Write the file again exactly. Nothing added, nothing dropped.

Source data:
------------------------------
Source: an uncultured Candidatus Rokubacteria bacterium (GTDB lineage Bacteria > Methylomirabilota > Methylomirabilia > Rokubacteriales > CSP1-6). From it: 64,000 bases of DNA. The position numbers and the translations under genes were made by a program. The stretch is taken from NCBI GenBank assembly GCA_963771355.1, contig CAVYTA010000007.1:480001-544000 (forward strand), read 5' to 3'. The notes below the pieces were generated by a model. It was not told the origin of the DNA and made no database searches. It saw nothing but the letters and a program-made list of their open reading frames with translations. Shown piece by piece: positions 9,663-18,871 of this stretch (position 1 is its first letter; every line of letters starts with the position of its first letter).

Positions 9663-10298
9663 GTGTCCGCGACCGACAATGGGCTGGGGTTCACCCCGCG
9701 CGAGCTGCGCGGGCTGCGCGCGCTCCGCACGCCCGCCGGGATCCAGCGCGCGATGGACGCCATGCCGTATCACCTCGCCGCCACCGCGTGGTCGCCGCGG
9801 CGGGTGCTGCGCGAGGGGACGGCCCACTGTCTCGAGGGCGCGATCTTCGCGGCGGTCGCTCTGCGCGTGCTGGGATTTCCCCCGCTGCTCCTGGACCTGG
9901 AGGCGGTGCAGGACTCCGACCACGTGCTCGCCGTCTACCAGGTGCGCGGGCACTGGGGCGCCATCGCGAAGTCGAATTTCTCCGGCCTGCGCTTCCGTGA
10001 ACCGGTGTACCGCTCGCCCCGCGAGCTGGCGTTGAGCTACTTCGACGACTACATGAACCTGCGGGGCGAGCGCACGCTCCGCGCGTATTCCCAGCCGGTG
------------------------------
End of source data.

Source: an uncultured Candidatus Rokubacteria bacterium (GTDB lineage Bacteria > Methylomirabilota > Methylomirabilia > Rokubacteriales > CSP1-6). From it: 64,000 bases of DNA. The position numbers and the translations under genes were made by a program. The stretch is taken from NCBI GenBank assembly GCA_963771355.1, contig CAVYTA010000007.1:480001-544000 (forward strand), read 5' to 3'. The notes below the pieces were generated by a model. It was not told the origin of the DNA and made no database searches. It saw nothing but the letters and a program-made list of their open reading frames with translations. Shown piece by piece: positions 9,663-18,871 of this stretch (position 1 is its first letter; every line of letters starts with the position of its first letter).

Positions 9663-10298
9663 GTGTCCGCGACCGACAATGGGCTGGGGTTCACCCCGCG
9701 CGAGCTGCGCGGGCTGCGCGCGCTCCGCACGCCCGCCGGGATCCAGCGCGCGATGGACGCCATGCCGTATCACCTCGCCGCCACCGCGTGGTCGCCGCGG
9801 CGGGTGCTGCGCGAGGGGACGGCCCACTGTCTCGAGGGCGCGATCTTCGCGGCGGTCGCTCTGCGCGTGCTGGGATTTCCCCCGCTGCTCCTGGACCTGG
9901 AGGCGGTGCAGGACTCCGACCACGTGCTCGCCGTCTACCAGGTGCGCGGGCACTGGGGCGCCATCGCGAAGTCGAATTTCTCCGGCCTGCGCTTCCGTGA
10001 ACCGGTGTACCGCTCGCCCCGCGAGCTGGCGTTGAGCTACTTCGACGACTACATGAACCTGCGGGGCGAGCGCACGCTCCGCGCGTATTCCCAGCCGGTG